Monday, May 27, 2024

‘Salvation’ in polished nails and fashion tips, as CDC tackles suicide deaths

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If you or someone you know needs mental health resources and support, please call, text or chat with the 988 Suicide & Crisis Lifeline or visit for 24/7 access to free and confidential services.

NEW YORK – Samantha Alexander calls Manhattan’s Fountain House her “earthly salvation.”

Months ago, while living in a Midtown homeless shelter, she attempted to take her own life. Despite being assigned male at birth, she’d known since she was young that she was female. She’d experienced chronic depression since childhood, and had tried various medications to treat it, she said.

After her attempt, she agreed to go with a friend to the Fountain House, a mental health nonprofit around the corner from the shelter. The organization helped her find treatment and a studio apartment downtown. She now spends nearly every day there mingling with friends, and discussing makeup and fashion. She also volunteers, doing office work and cleaning up.

Her sense of self is palpable, Alexander told USA TODAY. She was wearing a blue blazer, blue toenail polish and jewel-studded blue fingernails. “It’s the community,” she said. “It’s everything, baby.”

Alexander has experienced the type of interventions experts say are transformational. The program has drawn the attention of federal and local public health officials, who visited the Fountain House this week to understand strategies for addressing the rising U.S. suicide rate.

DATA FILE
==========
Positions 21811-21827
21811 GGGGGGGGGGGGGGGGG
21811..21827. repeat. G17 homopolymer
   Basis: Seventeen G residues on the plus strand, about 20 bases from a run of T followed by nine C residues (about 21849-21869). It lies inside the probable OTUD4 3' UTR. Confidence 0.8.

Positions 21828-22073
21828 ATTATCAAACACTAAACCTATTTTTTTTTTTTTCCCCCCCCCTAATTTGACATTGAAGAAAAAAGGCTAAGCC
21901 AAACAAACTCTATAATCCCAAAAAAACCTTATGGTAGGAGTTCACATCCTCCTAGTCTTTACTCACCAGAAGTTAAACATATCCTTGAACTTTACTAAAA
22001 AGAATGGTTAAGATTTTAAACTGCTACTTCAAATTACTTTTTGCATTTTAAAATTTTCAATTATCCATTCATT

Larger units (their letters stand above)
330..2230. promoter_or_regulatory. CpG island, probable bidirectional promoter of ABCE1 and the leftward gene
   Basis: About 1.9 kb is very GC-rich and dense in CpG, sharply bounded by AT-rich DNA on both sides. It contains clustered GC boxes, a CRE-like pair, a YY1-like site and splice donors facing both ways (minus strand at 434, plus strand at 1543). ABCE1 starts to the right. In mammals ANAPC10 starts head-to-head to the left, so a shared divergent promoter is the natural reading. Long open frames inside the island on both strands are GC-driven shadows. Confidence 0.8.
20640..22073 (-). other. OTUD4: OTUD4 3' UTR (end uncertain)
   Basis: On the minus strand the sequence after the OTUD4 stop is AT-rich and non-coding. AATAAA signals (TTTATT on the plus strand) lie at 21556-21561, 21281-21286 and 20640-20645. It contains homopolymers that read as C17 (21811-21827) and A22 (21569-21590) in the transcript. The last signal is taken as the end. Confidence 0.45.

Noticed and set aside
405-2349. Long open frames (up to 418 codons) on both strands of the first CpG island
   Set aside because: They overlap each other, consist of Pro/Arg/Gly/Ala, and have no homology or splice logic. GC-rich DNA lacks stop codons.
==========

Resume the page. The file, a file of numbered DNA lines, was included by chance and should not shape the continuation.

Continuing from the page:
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The U.S. recorded more than 49,000 suicides in 2021 and 2022, a historic high. Provisional data from 2023 appears to show the number of deaths by suicide, the majority being gun fatalities, has not declined.

The Biden administration has set an ambitious goal to break the cycle. The U.S. will aim to reduce the suicide rate by 20% by 2025, as part of a National Strategy for Suicide Prevention to address gaps and identify at-risk populations. The plan focuses on local, community-based suicide prevention programs that can assist in early interventions and offer direct interactions with people with lived experience to discuss risks and solutions. Another key goal is to reduce access to lethal means, such as firearms.

Dr. Mandy Cohen, the director of the Centers for Disease Control and Prevention, who joined the tour of Fountain House, said mental health and reducing deaths to suicide and overdose are a focus for public health officials. Mental health has broad political consensus, and data is needed to ensure the most effective methods are being promoted, she previously told USA TODAY. Cohen has been traveling across the country visiting places making an impact in mental health treatment. She visited a San Diego health center, a Nashville home-based mental health training program, and this week came to the clubhouse in New York City. 

“We know in a moment of suicide, people feel isolated,” Cohen said in an interview Tuesday at Fountain House. “They feel like they don’t have someone to reach out to. If you have the opportunity to be in a community, I think that helps.”